You can find my recent writing in this special piece I wrote for a magazine in my old city and I have a Substack newsletter as well. My first book is available for purchase right here, or wherever books are sold.
What's the last project you did and what did you like about it?
I’m proud of my outward accomplishments, but the work I’ve done on my inner life has been the ‘project’ that means the most–and not in a ‘there’s something wrong with me’ way, but an ‘I deserve to feel safe, loved, and worthy’ way, and I’m willing to do what it takes to feel and know that. After nearly three years of intensive therapy, for the first time in my entire life, I finally feel like I am worthy of belonging and love. I am still working on feeling safe, but now, I am taking time to rest and heal in softer ways. There’s a lot of grief to process for years lost and what could have been. I am sinking into my body, I am asking what I want in this next phase of my life, and getting to know myself on the other side of trauma.
What piece of advice would you give the 25 year old you?
Leave the marriage/church/life/belief system you didn’t want or ask for or trust now. Don’t wait. That feeling in your belly—that one that rises up just under your ribcage—that’s your intuition. Listen to it. Listen to it all the time, even when people say it’s not real. Don’t listen to it sometimes and not other times. Listen to it every single time. Sometimes it will not be easy to hear because you’re hurting and breaking and there may be a lot of people saying you’re selfish or not good. Do everything you can to get quiet and listen. That voice, feeling, nudge—it’s you, and if you listen, it will lead you away from unsafe things and toward love and beauty.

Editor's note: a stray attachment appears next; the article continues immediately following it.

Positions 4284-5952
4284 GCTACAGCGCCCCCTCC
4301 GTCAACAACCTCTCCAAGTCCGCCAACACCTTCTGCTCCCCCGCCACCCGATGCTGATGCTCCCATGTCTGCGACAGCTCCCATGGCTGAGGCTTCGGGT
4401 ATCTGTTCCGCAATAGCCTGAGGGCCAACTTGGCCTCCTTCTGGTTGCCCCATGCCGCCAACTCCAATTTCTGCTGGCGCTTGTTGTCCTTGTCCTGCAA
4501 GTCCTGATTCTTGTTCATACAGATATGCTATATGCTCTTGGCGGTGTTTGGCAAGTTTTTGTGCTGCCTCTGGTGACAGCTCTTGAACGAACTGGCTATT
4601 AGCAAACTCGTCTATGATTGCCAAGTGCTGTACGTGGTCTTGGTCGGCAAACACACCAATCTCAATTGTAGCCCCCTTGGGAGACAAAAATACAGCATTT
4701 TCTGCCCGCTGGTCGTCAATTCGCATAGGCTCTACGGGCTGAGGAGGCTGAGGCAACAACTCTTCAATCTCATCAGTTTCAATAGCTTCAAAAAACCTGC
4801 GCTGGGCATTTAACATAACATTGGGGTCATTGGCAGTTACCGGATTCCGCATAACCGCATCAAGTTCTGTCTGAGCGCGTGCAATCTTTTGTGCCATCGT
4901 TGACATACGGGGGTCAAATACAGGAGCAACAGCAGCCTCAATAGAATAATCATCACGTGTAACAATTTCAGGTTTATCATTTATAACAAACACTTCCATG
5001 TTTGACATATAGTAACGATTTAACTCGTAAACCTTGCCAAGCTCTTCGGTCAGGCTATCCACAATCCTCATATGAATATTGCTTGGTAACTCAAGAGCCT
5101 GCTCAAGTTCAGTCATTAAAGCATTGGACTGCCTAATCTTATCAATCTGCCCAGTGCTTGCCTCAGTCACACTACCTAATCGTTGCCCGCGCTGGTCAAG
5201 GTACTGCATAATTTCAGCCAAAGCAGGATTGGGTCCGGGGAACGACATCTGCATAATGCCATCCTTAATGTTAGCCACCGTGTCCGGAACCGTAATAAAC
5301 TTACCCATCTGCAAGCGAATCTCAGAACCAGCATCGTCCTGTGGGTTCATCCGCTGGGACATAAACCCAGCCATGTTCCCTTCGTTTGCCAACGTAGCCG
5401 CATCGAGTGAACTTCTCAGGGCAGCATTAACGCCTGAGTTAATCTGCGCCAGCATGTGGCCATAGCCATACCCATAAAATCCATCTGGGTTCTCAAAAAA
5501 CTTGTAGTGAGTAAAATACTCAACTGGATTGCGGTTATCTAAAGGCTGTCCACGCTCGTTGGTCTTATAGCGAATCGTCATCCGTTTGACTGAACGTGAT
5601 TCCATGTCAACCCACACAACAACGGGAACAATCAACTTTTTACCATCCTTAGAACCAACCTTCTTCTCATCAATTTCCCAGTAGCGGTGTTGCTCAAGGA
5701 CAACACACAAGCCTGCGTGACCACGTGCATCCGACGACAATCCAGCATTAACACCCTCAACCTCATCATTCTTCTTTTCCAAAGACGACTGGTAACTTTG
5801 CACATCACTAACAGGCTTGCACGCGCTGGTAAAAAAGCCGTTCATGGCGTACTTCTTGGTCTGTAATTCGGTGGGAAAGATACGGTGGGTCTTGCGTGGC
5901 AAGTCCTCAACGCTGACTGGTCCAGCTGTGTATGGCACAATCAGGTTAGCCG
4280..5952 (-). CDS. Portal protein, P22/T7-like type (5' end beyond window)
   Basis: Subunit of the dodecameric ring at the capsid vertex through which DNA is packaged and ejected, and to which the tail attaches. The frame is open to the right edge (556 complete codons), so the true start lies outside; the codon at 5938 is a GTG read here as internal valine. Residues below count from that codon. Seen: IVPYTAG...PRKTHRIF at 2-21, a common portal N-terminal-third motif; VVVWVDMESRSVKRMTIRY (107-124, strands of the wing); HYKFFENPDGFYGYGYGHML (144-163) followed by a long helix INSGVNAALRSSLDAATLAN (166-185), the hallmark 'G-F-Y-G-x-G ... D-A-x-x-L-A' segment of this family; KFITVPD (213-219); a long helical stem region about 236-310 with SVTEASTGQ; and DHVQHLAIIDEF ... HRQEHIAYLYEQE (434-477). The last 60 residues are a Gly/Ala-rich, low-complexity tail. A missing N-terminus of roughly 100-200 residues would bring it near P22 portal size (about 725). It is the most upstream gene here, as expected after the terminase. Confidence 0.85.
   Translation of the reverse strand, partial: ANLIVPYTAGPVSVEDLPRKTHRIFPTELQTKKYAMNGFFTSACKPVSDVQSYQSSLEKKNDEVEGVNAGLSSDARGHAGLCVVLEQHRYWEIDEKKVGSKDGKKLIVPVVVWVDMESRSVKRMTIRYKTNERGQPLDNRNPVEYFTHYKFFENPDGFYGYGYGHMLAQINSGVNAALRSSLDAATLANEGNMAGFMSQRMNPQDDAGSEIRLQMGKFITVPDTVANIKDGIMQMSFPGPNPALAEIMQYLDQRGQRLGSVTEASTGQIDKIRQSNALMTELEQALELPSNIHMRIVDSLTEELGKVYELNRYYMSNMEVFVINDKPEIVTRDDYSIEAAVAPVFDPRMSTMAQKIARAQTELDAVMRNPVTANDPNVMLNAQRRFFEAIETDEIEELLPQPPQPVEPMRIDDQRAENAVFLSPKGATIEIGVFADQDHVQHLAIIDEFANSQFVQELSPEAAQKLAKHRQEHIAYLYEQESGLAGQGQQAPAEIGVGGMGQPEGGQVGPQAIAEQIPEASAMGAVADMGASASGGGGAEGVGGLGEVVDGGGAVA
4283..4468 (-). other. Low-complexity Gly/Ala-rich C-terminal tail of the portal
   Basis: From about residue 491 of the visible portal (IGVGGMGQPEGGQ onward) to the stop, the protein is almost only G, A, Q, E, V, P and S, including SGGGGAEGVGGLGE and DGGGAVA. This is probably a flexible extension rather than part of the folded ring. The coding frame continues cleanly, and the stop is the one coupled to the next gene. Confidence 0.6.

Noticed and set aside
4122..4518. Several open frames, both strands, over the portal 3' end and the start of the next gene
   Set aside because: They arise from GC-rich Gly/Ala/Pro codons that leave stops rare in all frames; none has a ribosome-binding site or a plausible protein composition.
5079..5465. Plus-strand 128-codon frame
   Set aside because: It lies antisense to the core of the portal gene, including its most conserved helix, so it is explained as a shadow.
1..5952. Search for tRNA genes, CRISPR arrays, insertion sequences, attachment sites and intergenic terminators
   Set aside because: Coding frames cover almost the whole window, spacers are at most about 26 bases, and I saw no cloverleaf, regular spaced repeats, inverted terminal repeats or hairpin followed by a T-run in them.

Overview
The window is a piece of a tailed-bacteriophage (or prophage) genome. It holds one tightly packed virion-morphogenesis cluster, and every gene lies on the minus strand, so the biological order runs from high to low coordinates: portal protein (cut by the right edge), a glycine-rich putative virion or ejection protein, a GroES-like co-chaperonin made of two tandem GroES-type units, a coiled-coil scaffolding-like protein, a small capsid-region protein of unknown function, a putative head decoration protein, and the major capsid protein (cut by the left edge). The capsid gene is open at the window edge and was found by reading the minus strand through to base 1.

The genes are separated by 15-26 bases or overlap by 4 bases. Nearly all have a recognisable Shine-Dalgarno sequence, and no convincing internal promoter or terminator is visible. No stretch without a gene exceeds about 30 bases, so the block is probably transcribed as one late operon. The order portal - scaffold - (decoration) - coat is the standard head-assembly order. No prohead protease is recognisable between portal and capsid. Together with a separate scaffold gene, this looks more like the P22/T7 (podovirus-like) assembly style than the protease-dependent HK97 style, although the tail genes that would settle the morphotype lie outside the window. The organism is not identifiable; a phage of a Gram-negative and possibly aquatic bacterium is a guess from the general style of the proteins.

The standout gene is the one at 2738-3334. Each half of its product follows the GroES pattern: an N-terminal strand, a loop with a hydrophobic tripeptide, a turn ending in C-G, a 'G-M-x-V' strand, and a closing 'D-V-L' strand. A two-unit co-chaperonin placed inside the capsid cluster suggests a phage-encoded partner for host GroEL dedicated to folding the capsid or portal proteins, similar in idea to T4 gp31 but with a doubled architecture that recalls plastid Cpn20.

And remember—it’s not your fault that people hurt you, but it is your responsibility to heal from it.
How would you describe your style?
Earthy, comfortable, neutral, basic—with some signature pieces thrown in, usually things I’ve thrifted, like the coat I’m wearing in some of these images. My wife calls my style ‘refined hippie’. I wear a lot of cotton, some linen and hemp. I absolutely loathe being uncomfortable in my clothing and opt for elastic waists whenever I can. I like my clothes to flow, but still have a little structure so I don’t feel like a blob. For my shape, I have this loose ‘rule’ about tight on bottom, loose on top and vice versa. So I’ll wear a tunic or big sweater with yoga pants, or some wide-leg soft trousers with a fitted tank or long-sleeve tee. I wear easy, loose dresses, lots of jumpsuits, and accessorize with scarves or handmade jewelry that I thrift or buy from artists I love.
What are your favorite BRYR clogs styles?
Well, I love the Gabe in Terra Cotta, which is what I’m wearing. It’s such a classic clog and so incredibly comfortable, and feels earthy but a little elevated. I wear boots if I’m working in the studio or cozy slippers if I’m writing, and live in Birks and Blundstones for daily errands, but when I go out on a date with my wife or to a dinner party, I like to look put-together but still like me, and the Gabe clog achieves this look and the color goes with everything in my wardrobe. I also have my eye on the Daphne in Juniper, I think the color is just so lovely and bright but still works as a neutral.
Shop Kate's clog here.